‘High functioning autism’ a misleading term

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  Last updated June 24, 2019 at 9:47 am

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Researchers are calling for the term ‘high functioning autism’ to be abandoned due to the potentially harmful expectations it creates.


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‘High functioning autism’ is a term used for people with autism spectrum disorder without an intellectual disability, but Australian researchers say the term should be abandoned because of the misleading and potentially harmful expectations it creates around the abilities of children on the autism spectrum.


The term ‘High functioning autism’ was coined in the 80s as a way of describing people who had autism but did not have an intellectual disability, based on measurements of IQ.


It has now become part of everyday language and has come to imply that people can function adequately, whether at school or at work, without much in the way of challenges.


High-functioning couldn’t be further from the truth


For many individuals with autism spectrum disorder, this couldn’t be further from the truth, according to lead author Gail Alvares.


Alveres and her team from the Telethon Kids Institute and The University of Western Australia reviewed data for 2,225 children and young people (aged 1-18) diagnosed with autism, about half of whom had intellectual disability, and half of whom did not.


They found those with an intellectual disability had functional skills which closely matched their IQ. However, those typically deemed to be ‘high functioning’ due to having an average or higher IQ, had functional abilities well below what would be expected, given their IQ.


“We demonstrated that those who didn’t have intellectual disability – what people would have classically called ‘high functioning autism’ – in fact have marked challenges with their everyday skills compared to what we would typically expect from their IQ,” says Alvares.


“How well you function is not about your IQ, but about how well you’re able to perform in your environmental context, for your age.”


Perpetuating a cycle that denies people access to support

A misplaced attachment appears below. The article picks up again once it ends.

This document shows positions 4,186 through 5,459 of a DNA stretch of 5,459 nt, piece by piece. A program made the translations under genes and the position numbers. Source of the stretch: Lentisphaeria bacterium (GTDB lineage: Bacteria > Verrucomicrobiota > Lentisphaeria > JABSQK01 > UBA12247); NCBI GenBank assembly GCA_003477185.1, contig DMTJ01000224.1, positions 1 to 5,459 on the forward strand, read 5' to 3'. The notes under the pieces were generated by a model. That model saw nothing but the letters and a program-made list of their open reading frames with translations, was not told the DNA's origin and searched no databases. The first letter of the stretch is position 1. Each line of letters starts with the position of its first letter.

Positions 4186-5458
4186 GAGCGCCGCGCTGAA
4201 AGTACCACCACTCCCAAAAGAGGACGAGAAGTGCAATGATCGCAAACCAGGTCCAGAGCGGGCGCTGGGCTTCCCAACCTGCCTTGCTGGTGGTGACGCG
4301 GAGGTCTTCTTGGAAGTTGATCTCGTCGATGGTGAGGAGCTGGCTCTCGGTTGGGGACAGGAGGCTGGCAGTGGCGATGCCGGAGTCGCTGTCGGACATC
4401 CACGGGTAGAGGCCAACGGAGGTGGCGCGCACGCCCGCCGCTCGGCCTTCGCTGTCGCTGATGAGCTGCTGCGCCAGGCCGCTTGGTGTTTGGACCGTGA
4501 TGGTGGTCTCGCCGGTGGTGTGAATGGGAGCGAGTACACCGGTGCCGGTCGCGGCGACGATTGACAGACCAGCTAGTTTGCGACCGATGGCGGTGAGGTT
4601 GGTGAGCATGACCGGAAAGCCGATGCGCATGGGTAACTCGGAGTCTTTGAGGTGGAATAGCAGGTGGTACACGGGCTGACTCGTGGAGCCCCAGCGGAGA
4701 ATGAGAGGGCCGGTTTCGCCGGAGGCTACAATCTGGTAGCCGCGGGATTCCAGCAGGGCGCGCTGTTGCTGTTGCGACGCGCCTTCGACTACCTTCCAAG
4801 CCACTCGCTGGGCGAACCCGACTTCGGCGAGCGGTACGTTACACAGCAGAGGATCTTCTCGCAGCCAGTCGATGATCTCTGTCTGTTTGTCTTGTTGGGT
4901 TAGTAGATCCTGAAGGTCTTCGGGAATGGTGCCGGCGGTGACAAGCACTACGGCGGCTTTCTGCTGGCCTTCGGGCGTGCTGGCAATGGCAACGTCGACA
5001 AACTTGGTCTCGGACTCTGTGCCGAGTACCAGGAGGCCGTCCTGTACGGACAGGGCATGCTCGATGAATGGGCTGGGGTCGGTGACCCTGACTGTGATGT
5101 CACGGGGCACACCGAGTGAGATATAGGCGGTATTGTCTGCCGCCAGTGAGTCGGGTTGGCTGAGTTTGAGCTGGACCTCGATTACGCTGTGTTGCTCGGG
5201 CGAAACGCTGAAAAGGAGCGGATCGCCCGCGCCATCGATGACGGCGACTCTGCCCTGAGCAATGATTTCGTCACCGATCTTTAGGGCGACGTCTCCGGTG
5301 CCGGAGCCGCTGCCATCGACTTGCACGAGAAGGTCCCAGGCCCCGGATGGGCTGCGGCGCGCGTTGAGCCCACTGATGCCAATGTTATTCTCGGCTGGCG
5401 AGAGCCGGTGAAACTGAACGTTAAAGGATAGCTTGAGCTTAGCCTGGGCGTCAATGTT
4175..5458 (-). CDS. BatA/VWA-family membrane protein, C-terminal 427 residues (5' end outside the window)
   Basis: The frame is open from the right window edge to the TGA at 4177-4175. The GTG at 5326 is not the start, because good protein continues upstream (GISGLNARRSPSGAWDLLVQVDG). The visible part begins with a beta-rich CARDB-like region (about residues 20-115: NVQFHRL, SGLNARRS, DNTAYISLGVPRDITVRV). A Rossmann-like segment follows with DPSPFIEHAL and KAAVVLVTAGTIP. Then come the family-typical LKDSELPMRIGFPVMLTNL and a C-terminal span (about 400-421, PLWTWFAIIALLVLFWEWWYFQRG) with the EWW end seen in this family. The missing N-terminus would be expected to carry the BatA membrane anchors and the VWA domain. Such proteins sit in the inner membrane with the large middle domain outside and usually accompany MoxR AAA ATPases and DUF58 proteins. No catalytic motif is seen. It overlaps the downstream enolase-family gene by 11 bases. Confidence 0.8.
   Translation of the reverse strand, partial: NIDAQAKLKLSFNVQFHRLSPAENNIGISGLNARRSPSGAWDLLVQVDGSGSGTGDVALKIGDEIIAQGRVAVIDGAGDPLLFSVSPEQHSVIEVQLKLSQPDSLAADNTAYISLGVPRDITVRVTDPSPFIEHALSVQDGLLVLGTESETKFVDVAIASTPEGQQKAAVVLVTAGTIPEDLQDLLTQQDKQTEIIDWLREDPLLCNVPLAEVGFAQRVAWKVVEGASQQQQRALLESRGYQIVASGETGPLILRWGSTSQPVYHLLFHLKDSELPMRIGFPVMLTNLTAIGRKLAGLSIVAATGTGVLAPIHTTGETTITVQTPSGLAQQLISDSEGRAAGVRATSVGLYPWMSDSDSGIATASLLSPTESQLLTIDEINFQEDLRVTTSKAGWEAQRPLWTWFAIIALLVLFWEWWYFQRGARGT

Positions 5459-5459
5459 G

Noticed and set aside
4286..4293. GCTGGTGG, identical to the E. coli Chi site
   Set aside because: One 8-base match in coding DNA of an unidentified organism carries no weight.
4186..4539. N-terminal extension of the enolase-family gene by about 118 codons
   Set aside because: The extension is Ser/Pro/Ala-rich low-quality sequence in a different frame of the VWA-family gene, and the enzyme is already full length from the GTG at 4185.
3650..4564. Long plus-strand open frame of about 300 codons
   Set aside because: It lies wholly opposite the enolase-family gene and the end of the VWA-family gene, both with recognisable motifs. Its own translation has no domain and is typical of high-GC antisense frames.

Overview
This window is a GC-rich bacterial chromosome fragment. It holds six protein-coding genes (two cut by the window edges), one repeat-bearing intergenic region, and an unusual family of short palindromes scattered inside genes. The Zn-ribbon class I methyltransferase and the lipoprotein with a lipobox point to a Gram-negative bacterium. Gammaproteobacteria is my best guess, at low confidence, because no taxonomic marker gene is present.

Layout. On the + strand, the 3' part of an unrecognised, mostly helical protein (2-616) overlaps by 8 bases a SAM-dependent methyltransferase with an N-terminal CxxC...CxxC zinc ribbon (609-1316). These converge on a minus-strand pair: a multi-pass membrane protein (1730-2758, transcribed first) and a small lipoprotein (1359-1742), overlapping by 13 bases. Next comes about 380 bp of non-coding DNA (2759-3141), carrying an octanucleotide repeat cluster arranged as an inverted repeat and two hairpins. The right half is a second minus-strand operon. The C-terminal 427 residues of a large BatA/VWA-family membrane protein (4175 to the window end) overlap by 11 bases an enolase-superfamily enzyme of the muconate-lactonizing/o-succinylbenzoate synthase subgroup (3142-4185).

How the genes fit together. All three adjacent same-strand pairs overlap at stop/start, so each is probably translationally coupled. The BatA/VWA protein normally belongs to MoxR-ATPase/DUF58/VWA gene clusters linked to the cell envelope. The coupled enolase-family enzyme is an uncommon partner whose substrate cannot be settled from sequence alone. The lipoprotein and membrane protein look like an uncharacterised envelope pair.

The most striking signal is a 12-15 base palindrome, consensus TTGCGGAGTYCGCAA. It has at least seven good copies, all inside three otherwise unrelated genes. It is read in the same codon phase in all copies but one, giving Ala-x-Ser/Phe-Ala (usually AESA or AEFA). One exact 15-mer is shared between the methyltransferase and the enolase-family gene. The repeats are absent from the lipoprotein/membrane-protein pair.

According to Alvares, by continuing to use the term ‘high functioning’ we may be inadvertently perpetuating a cycle that denies people access to services and support that they need based solely on their IQ.


While some may see this as a question of semantics, Adam Guastella from the University of Sydney, who was not involved in the study, agrees that there are broad implications especially when it comes to how National Disability Insurance Scheme (NDIS) packages are used to support autistic people.


“The results highlight the need for holistic assessments that rely on a more personalised assessment. IQ alone cannot be used to determine functioning. It cannot be used alone to inform NDIS support,” he says.


Anthony Hannan, from the University of Melbourne, says the study also raises important issues regarding the clinical status of this major subgroup of autism spectrum disorder, and the use of IQ more generally.


He said we are entering a ‘golden era of neuroscience’ and need to use the extraordinary power of modern brain science to move on to ‘precision medicine’ approaches, based on the latest neurobiology.


“This neuroscience-driven modernisation of psychiatry and clinical psychology could improve the lives of those with autism and other brain disorders, as well as their families,” he says.


Read the full AusSMC Expert Reaction here.


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About the Author

Lyndal Byford
Lyndal is the Director of News and Partnerships at the Australian Science Media Centre. She spends her days turning complex science papers into tasty morsels to help news journalists cover science. Lyndal has an Honours Degree in Biotechnology from Flinders University and a Graduate Diploma in Science Communication from the Australian National University. She has spent the last 20 years communicating science in a range of settings including science museums, within the pharmaceutical industry and in media relations both here and in the UK. Lyndal regularly speaks about science on ABC Radio National and 2CC in Canberra. Lyndal was also a member of Inspiring Australia’s Science and the Media Expert working group for the Federal Department of Innovation, Industry, Science and Research.

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The Australian Science Media Centre (AusSMC) is an independent, not-for-profit service for the news media, giving journalists direct access to evidence-based science and expertise. We aim to better inform public debate on the major issues of the day by improving links between the media and the scientific community. The Centre works with journalists to help them cover science as well as identify the science angles in everyday news stories and works with the scientific community to help them interact more effectively with the media and ensure that their voices are heard on issues of national importance.


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